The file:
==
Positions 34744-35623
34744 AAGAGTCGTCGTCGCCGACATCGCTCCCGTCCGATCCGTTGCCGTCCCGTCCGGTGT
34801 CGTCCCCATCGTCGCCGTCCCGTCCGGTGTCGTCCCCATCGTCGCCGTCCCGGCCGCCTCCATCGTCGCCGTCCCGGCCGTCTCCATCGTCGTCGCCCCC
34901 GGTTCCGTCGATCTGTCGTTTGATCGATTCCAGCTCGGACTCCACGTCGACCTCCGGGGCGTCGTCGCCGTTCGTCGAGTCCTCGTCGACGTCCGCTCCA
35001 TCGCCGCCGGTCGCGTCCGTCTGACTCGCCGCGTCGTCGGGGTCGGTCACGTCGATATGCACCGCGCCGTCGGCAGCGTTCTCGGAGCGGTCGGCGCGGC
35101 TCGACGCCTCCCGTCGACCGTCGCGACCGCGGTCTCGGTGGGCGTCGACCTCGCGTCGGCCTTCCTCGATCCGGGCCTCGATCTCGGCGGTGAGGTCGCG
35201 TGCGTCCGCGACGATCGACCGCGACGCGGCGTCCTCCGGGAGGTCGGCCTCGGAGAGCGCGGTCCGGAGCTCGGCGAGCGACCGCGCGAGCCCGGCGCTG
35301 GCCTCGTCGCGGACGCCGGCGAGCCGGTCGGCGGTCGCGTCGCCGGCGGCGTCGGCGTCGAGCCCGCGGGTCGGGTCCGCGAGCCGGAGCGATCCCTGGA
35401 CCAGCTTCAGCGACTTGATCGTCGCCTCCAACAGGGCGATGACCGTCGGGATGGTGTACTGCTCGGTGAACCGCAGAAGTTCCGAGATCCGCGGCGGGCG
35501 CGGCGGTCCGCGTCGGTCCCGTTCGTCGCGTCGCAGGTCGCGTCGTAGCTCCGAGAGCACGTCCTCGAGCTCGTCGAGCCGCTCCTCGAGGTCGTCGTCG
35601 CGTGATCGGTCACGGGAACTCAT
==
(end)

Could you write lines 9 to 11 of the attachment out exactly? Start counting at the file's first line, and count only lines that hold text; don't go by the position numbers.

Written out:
35401 CCAGCTTCAGCGACTTGATCGTCGCCTCCAACAGGGCGATGACCGTCGGGATGGTGTACTGCTCGGTGAACCGCAGAAGTTCCGAGATCCGCGGCGGGCG
35501 CGGCGGTCCGCGTCGGTCCCGTTCGTCGCGTCGCAGGTCGCGTCGTAGCTCCGAGAGCACGTCCTCGAGCTCGTCGAGCCGCTCCTCGAGGTCGTCGTCG
35601 CGTGATCGGTCACGGGAACTCAT